For the first time, a family in New Zealand has been allowed to create “a saviour sibling” to treat their eldest son who is suffering from a hereditary disease known as “Sickle-cell anaemia “. The mother is in her thirteenth week of pregnancy.
The parents have used in-vitro fertilisation (IVF) to create embryos and have chosen one exempt from the condition from which the eldest son is suffering by pre-implantation genetic diagnosis (PGD). At the birth, cells will be collected from the umbilical cord to be transplanted into the sick older brother.
To date, PGD has only been used in New Zealand to screen for hereditary disorders. This is the first time for the technique to be used in this way. New guidelines have been released concerning the precise use of the “saviour sibling” technique to treat other diseases such as leukaemia.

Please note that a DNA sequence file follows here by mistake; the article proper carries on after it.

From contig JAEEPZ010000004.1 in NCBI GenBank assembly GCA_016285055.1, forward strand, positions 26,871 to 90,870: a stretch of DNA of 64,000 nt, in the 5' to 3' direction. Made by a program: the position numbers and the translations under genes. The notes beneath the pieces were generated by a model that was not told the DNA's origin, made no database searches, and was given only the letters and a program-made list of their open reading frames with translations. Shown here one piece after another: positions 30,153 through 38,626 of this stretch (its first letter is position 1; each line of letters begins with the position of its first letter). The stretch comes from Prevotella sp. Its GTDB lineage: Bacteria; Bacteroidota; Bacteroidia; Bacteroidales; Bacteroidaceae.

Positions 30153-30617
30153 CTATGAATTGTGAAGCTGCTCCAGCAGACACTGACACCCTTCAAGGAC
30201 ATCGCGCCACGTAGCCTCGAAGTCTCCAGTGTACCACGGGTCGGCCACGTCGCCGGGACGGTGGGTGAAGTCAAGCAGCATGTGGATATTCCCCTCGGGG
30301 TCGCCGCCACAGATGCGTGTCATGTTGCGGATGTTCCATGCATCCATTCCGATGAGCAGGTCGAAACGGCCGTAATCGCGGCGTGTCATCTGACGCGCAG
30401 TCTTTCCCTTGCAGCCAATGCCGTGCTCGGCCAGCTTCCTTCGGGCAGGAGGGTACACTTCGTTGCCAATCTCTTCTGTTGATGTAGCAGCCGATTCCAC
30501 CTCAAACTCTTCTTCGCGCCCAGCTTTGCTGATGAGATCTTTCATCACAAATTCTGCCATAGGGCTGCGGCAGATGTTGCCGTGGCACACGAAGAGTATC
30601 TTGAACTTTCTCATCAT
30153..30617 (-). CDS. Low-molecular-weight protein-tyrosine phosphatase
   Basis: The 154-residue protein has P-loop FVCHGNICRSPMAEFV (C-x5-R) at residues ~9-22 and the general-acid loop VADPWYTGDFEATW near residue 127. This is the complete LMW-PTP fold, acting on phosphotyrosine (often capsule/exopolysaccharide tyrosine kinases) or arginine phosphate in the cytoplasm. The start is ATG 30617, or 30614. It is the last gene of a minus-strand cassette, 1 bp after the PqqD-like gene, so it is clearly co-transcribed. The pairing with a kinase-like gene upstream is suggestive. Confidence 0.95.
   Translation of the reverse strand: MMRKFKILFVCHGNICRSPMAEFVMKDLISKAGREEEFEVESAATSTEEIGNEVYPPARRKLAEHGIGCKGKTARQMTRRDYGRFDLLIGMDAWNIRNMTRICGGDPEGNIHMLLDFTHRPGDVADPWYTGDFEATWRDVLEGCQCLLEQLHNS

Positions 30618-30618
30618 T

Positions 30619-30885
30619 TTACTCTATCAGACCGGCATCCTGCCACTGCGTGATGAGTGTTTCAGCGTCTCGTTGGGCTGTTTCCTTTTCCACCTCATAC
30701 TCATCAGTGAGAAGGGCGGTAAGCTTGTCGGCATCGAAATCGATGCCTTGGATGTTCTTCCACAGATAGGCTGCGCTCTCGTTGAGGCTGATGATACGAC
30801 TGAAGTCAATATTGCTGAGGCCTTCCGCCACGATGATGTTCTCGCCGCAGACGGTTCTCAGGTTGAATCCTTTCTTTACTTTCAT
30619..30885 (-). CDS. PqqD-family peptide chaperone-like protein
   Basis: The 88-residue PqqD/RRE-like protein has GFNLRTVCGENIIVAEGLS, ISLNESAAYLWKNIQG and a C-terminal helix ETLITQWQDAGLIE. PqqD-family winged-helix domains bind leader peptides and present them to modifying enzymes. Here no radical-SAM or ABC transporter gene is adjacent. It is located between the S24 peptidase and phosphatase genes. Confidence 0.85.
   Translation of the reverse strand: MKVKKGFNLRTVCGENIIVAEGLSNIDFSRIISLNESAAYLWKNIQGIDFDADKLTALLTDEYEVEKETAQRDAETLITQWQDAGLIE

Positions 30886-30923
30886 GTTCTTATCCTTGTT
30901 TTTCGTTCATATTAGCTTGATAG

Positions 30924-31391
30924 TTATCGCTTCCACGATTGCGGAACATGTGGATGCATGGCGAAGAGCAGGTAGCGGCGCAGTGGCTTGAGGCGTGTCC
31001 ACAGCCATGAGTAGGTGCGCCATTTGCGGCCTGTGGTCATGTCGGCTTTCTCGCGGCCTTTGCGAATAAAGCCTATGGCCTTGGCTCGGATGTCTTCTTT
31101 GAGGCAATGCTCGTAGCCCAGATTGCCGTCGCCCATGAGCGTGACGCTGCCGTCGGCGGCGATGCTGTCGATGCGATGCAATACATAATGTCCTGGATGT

The “saviour” technique raises ethical objections, especially since one embryo is selected and the others that are rejected in the process are destroyed. Thus in 2007, during the 6th Spanish Bioethics Congress, Justo Aznar, Director of the Life Sciences Institute at Saint Vincent University reminded delegates that several attempts were inevitable in order to create a “saviour sibling”. The “saviour sibling” success rate is between 1 and 3%, which means that 100 human embryos have to be destroyed in order to have one, two or three “saviour siblings”. As far as Justo Aznar is concerned, these are figures that parents should be made aware of before embarking on such a proces.